Inmates at the Clinton Correctional Facility — where two killers broke out last week — looked for the "weakest links" among the staff in an effort to exploit them for preferential treatment and more, two sources familiar with that prison told NBC News.
A corrections department employee says the manipulation — called "grooming" — has become more of an issue than prison workers wanted to admit. And a former Clinton guard said any employee who showed compassion could become a target.
"It’s a long slow process, that unfortunately sometimes succeeds," the corrections employee said of the situation at Clinton.
"Thankfully (it's usually) only for minor things — extra recreation time, newspapers, food. Pretty innocuous stuff, but sometimes it doesn't end there.”
Officials think grooming was taken to the extreme in recent months when inmate Richard Matt established a relationship with Joyce Mitchell, who works in the tailor shop at the lockup.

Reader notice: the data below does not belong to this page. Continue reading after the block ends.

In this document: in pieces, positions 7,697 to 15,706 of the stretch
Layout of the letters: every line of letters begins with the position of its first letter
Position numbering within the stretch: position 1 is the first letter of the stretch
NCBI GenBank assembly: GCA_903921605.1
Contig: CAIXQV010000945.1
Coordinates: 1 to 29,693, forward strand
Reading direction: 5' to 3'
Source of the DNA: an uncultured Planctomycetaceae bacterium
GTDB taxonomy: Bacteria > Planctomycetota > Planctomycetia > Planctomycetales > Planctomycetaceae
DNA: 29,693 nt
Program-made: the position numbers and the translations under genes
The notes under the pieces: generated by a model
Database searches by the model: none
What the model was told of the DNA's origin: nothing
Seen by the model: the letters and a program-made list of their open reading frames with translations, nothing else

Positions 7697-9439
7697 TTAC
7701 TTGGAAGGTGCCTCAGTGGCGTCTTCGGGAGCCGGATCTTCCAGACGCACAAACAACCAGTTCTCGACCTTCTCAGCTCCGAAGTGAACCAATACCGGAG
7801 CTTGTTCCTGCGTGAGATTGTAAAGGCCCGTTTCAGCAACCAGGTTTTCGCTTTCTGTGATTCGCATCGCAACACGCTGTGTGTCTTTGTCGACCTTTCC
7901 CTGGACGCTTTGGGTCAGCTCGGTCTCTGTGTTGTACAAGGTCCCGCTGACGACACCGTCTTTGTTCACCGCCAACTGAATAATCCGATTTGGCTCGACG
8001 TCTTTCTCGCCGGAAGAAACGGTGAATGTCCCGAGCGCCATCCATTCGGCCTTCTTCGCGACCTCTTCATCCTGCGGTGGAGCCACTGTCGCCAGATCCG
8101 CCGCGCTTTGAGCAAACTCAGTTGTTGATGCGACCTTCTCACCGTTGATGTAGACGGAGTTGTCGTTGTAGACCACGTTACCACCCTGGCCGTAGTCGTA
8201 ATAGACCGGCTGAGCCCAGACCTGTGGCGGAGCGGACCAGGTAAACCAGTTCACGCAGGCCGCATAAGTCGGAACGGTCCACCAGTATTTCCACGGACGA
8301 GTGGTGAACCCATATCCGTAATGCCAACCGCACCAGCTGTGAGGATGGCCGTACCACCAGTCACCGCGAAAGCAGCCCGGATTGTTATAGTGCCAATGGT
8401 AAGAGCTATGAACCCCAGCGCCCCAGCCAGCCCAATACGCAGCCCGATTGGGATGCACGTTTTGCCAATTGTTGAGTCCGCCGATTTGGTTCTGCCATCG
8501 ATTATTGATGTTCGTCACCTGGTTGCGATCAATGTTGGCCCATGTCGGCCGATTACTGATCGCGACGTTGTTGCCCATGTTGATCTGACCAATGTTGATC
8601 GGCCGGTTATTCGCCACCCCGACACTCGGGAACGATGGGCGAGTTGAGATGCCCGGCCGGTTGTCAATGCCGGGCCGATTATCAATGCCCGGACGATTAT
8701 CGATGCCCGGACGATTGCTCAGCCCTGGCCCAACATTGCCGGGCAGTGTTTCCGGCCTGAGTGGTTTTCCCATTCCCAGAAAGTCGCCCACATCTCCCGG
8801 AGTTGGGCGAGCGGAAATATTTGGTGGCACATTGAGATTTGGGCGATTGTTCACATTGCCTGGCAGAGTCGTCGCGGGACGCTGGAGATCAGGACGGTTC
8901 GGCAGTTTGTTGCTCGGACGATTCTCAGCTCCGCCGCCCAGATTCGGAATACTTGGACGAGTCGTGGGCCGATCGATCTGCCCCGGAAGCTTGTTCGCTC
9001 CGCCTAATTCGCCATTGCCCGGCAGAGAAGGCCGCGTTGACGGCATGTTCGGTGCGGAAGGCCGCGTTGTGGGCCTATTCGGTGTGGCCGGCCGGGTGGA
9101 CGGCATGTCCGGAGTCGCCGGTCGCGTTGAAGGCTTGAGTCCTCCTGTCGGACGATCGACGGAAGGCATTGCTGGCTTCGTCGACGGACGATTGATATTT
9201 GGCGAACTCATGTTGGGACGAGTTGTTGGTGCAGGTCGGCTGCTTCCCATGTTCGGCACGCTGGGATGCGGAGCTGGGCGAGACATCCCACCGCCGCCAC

She had planned to be the getaway driver for Matt and fellow inmate David Sweat after they cut through the steel walls of their cell and crawled through a pipe — but then got cold feet and backed out, sources familiar with the investigation told NBC News.
The corrections source said that prison employees sometimes give up too much personal information about themselves — which is the first ingredient in a "recipe for disaster."
"The right inmate can use that information ... make them feel good, make them feel wanted and make them feel attractive when they don't get the same from those closest to them," the source said.
Once a staffer breaks the rules for an inmate, they are "owned," the ex-guard said. If they don't give in to escalating demands, the prisoner threatens to "rat them out" to authorities, putting their job and even their freedom in jeopardy.
"Inmates have time to study everybody, and figure out what tactic will work best with a certain individual," Anthony Gangi, who trains corrections officers to protect against inmate manipulation and hosts an internet radio show called "Tier Talk," told NBC News Thursday.
"They find a game that fits specifically for that person."